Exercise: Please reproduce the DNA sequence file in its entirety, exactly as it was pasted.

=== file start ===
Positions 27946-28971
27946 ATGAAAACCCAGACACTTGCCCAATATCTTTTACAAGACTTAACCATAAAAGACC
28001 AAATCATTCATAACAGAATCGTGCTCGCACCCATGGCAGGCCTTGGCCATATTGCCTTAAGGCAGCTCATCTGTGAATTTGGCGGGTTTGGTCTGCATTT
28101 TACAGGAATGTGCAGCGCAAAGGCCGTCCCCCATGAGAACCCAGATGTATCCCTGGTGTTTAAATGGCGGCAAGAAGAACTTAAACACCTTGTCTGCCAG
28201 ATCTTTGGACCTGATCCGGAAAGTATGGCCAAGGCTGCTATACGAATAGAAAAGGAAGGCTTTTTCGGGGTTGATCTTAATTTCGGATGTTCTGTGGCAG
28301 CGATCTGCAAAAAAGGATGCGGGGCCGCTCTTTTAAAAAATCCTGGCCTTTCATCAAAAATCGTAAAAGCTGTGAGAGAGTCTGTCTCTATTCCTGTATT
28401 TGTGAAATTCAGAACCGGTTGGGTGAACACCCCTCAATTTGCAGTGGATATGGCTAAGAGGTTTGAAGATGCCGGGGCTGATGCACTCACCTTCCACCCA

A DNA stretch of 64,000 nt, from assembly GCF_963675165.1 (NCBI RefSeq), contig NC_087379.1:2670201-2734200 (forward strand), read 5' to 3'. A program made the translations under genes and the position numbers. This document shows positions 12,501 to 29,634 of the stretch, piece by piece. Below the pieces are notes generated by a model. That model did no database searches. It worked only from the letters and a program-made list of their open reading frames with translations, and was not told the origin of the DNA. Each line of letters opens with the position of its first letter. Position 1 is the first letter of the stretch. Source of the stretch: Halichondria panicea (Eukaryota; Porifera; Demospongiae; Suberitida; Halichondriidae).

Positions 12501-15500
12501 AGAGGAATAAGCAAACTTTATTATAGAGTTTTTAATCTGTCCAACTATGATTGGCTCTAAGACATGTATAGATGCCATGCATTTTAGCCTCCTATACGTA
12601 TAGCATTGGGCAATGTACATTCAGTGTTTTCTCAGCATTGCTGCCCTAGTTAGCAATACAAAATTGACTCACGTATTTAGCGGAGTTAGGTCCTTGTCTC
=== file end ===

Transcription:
Positions 27946-28971
27946 ATGAAAACCCAGACACTTGCCCAATATCTTTTACAAGACTTAACCATAAAAGACC
28001 AAATCATTCATAACAGAATCGTGCTCGCACCCATGGCAGGCCTTGGCCATATTGCCTTAAGGCAGCTCATCTGTGAATTTGGCGGGTTTGGTCTGCATTT
28101 TACAGGAATGTGCAGCGCAAAGGCCGTCCCCCATGAGAACCCAGATGTATCCCTGGTGTTTAAATGGCGGCAAGAAGAACTTAAACACCTTGTCTGCCAG
28201 ATCTTTGGACCTGATCCGGAAAGTATGGCCAAGGCTGCTATACGAATAGAAAAGGAAGGCTTTTTCGGGGTTGATCTTAATTTCGGATGTTCTGTGGCAG
28301 CGATCTGCAAAAAAGGATGCGGGGCCGCTCTTTTAAAAAATCCTGGCCTTTCATCAAAAATCGTAAAAGCTGTGAGAGAGTCTGTCTCTATTCCTGTATT
28401 TGTGAAATTCAGAACCGGTTGGGTGAACACCCCTCAATTTGCAGTGGATATGGCTAAGAGGTTTGAAGATGCCGGGGCTGATGCACTCACCTTCCACCCA

A DNA stretch of 64,000 nt, from assembly GCF_963675165.1 (NCBI RefSeq), contig NC_087379.1:2670201-2734200 (forward strand), read 5' to 3'. A program made the translations under genes and the position numbers. This document shows positions 12,501 to 29,634 of the stretch, piece by piece. Below the pieces are notes generated by a model. That model did no database searches. It worked only from the letters and a program-made list of their open reading frames with translations, and was not told the origin of the DNA. Each line of letters opens with the position of its first letter. Position 1 is the first letter of the stretch. Source of the stretch: Halichondria panicea (Eukaryota; Porifera; Demospongiae; Suberitida; Halichondriidae).

Positions 12501-15500
12501 AGAGGAATAAGCAAACTTTATTATAGAGTTTTTAATCTGTCCAACTATGATTGGCTCTAAGACATGTATAGATGCCATGCATTTTAGCCTCCTATACGTA
12601 TAGCATTGGGCAATGTACATTCAGTGTTTTCTCAGCATTGCTGCCCTAGTTAGCAATACAAAATTGACTCACGTATTTAGCGGAGTTAGGTCCTTGTCTC